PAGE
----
- flex
- gcc-core
- gcc-g++
- libboost-devel
- libgmp-devel
- libmpc-devel
- libmpfr-devel
- make
- texinfo
- zlib-devel
Additional dependencies will be automatically installed.
Note that compilation via Cygwin is around 3X slower than other platforms.
### Compiling Retro68
Once you have all the prerequisites, execute these commands from the top level
of the Retro68 directory:
mkdir ../Retro68-build
cd ../Retro68-build
The toolchain will be installed in the "toolchain" directory inside
the build directory. All the commands are in `toolchain/bin`, so you might want
to add that to your `PATH`.
If you're building this on a PowerMac running Mac OS X 10.4, tell the build script
to use the gcc you've installed via tigerbrew:
../Retro68/build-toolchain.bash --host-cxx-compiler=g++-7 --host-c-compiler=gcc-7
### Build options and recompiling
Building all of Retro68 involves building binutils and gcc... twice, so it
takes quite a while.
You can pass the `--no-68k`, `--no-ppc` or `--no-carbon`
flags to `build-toolchain` to limit yourself to the old Macs you're really
interested in (note that `--no-ppc` implies `--no-carbon`).
After the initial build, you can use the `--skip-thirdparty` option in order to
skip gcc and binutils and just compile the Retro68-specific tools, libraries and
sample programs.
The `build-host`, `build-target`, `build-target-ppc` and `build-target-carbon`
directories are CMake build directories generated from the top-level `CMakeLists.txt`,
so you can also `cd` to one of these and run `make` separately if you've made changes.
Using Retro68 with Nix
If you are not using the [Nix Package Manager](, please skip this section. But maybe you should be using it ;-).
Nix is a package manager that runs on Linux and macOS, and NixOS is a Linux distribution based on it.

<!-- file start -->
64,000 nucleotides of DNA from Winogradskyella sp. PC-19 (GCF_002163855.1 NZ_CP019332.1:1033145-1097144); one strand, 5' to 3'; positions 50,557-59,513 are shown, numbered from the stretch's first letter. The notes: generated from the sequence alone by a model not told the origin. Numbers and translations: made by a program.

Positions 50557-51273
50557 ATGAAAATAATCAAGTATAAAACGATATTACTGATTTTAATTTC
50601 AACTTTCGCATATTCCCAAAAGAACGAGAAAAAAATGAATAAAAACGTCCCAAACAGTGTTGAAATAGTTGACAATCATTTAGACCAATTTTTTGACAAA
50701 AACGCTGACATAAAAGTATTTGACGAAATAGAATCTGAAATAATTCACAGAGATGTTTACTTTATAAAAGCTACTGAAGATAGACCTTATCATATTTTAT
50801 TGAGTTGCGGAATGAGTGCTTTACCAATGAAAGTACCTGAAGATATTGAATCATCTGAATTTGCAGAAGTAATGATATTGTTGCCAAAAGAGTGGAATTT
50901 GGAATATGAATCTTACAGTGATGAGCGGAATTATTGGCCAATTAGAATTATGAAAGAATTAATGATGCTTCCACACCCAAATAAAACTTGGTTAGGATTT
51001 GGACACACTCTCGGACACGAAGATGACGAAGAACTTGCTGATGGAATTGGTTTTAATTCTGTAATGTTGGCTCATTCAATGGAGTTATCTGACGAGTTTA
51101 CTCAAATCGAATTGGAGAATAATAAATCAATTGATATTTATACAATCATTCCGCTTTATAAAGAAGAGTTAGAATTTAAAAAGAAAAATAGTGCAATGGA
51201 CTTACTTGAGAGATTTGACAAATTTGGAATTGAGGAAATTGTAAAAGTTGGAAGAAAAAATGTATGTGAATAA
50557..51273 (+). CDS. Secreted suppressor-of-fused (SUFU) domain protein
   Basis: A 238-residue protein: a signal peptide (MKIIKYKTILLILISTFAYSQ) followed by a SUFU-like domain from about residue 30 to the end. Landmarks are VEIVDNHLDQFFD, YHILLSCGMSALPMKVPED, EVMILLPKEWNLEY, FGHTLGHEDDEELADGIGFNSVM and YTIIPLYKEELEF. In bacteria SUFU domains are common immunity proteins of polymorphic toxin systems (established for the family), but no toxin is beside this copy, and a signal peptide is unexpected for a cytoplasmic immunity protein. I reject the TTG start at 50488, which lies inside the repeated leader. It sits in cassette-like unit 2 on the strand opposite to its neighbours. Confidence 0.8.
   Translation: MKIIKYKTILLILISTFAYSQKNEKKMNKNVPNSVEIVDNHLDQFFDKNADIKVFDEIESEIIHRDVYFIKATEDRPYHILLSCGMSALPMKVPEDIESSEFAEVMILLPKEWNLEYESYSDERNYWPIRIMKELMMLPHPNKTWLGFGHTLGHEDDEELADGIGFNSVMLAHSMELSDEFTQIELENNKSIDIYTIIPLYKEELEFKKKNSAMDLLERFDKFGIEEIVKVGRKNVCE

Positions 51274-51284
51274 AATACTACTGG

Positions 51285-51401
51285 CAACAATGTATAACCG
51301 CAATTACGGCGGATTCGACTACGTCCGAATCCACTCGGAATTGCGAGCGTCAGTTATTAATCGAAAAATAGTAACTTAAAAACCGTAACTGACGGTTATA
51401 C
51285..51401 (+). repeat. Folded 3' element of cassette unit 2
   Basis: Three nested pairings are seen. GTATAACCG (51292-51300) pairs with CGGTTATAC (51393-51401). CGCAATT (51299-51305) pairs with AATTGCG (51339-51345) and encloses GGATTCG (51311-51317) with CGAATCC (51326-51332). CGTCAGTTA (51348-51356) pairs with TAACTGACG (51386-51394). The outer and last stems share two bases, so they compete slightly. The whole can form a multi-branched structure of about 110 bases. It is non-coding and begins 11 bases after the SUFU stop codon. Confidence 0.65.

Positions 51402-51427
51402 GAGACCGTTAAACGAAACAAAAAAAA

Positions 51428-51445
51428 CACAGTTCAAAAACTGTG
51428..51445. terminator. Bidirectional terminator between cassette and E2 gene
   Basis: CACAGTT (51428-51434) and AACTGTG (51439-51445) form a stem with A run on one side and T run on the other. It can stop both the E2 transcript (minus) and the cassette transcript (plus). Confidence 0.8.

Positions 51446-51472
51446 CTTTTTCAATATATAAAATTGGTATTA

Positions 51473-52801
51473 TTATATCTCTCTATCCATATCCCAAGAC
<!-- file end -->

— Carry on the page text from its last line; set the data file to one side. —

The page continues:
Try the [Determinate Nix Installer]( for the best installation experience.
[TODO: docs on using the binary cache to avoid builds]
Once you've got `nix` installed, and without checking out the Retro68 repository, you can run
nix develop github:autc04/Retro68#m68k
from the Retro68 directory to get a shell with the compiler tools targeting
68K Macs available in the path, and `CC` and other environment variables already
set up for you. You can then `cd` to one of the example directories or to your
own project and use `cmake` to build it.
Likewise, use
nix develop github:autc04/Retro68#powerpc
... to get an environment targeting PowerPC Macs.
If you have a local checkout of Retro68, you can replace `github:autc04/Retro68` by the path
to that local checkout, e.g., run `nix develop .#m68k` from inside the Retro68 directory.
To see how to set up your own nix-based build and development environment for your own application,
head over to the repository.
You can also use the `nix build` command to build packages. As always with `nix`,
the result will be somewhere in a subdirectory of `/nix/store`, with a symlink
named `result` placed in the directory where you invoked the command.
| Command | What |
| `nix build github:autc04/Retro68#samples-m68k` | Sample programs for 68K |
| `nix build github:autc04/Retro68#samples-powerpc` | Sample programs for PowerPC |
| `nix build github:autc04/Retro68#pkgsCross.m68k.zlib` | zlib library, cross-compiled for 68K Macs |
| `nix build github:autc04/Retro68#pkgsCross.m68k.`*packagename* | cross-compile *packagename* to 68K |
| `nnix build github:autc04/Retro68#pkgsCross.powerpc.`*packagename* | cross-compile *packagename* to PowerPC |
You can attempt to cross-compile *any* package from the `nixpkgs` collection. Unless the
package contains a very portable library, the command will of course fail. Please don't